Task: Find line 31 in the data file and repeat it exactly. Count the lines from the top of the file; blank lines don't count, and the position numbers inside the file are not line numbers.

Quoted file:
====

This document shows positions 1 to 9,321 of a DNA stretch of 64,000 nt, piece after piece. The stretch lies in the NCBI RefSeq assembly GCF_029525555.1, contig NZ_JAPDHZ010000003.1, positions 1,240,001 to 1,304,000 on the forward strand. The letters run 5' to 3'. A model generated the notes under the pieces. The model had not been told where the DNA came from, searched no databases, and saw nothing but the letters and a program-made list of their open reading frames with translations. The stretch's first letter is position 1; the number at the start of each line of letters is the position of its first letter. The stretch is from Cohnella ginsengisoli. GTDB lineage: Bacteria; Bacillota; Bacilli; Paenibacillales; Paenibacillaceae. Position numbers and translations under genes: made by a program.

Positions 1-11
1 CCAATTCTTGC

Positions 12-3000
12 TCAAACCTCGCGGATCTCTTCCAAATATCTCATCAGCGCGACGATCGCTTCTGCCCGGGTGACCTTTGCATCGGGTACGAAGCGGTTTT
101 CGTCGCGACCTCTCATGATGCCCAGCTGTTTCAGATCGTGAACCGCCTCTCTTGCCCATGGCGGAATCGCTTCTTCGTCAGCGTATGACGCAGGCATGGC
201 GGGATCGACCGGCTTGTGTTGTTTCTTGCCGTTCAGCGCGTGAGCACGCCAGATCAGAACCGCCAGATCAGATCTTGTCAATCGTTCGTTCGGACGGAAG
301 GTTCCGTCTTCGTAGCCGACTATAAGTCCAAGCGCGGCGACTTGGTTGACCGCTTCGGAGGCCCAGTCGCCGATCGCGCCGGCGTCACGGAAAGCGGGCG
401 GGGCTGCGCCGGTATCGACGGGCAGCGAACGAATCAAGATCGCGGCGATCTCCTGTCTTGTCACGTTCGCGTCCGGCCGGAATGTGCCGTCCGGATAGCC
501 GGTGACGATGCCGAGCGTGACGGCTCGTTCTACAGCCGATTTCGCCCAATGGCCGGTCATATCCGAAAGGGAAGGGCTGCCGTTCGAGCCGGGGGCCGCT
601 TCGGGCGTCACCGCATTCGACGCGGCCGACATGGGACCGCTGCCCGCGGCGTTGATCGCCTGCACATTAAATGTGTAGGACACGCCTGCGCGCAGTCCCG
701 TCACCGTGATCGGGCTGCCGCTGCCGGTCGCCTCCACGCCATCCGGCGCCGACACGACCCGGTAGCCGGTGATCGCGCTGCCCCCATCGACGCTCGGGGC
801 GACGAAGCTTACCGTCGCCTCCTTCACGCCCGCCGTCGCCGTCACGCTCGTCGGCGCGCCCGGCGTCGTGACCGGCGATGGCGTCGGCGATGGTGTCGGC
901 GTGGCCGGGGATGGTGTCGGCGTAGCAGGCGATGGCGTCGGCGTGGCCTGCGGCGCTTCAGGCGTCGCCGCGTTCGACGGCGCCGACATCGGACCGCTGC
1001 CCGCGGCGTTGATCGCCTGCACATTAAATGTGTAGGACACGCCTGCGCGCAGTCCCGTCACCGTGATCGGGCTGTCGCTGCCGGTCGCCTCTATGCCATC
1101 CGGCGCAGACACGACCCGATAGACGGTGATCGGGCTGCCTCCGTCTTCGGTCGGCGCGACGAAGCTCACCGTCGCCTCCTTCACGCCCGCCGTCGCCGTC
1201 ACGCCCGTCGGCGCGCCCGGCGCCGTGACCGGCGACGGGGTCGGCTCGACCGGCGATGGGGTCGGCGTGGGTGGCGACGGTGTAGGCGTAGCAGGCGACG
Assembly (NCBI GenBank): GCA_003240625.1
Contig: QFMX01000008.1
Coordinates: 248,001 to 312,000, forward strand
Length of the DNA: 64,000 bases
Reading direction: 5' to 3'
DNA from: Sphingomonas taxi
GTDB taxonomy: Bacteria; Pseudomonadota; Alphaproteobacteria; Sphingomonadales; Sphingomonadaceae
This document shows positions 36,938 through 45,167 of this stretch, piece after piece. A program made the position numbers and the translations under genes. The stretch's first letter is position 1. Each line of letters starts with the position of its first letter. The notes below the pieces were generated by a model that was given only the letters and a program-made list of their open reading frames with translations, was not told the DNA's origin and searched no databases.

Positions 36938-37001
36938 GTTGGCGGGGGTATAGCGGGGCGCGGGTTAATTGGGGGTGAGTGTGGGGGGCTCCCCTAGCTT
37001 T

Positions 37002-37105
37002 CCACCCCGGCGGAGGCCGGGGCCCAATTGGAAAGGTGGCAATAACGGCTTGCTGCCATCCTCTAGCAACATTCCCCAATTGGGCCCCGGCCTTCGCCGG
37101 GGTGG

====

37101 GGTGG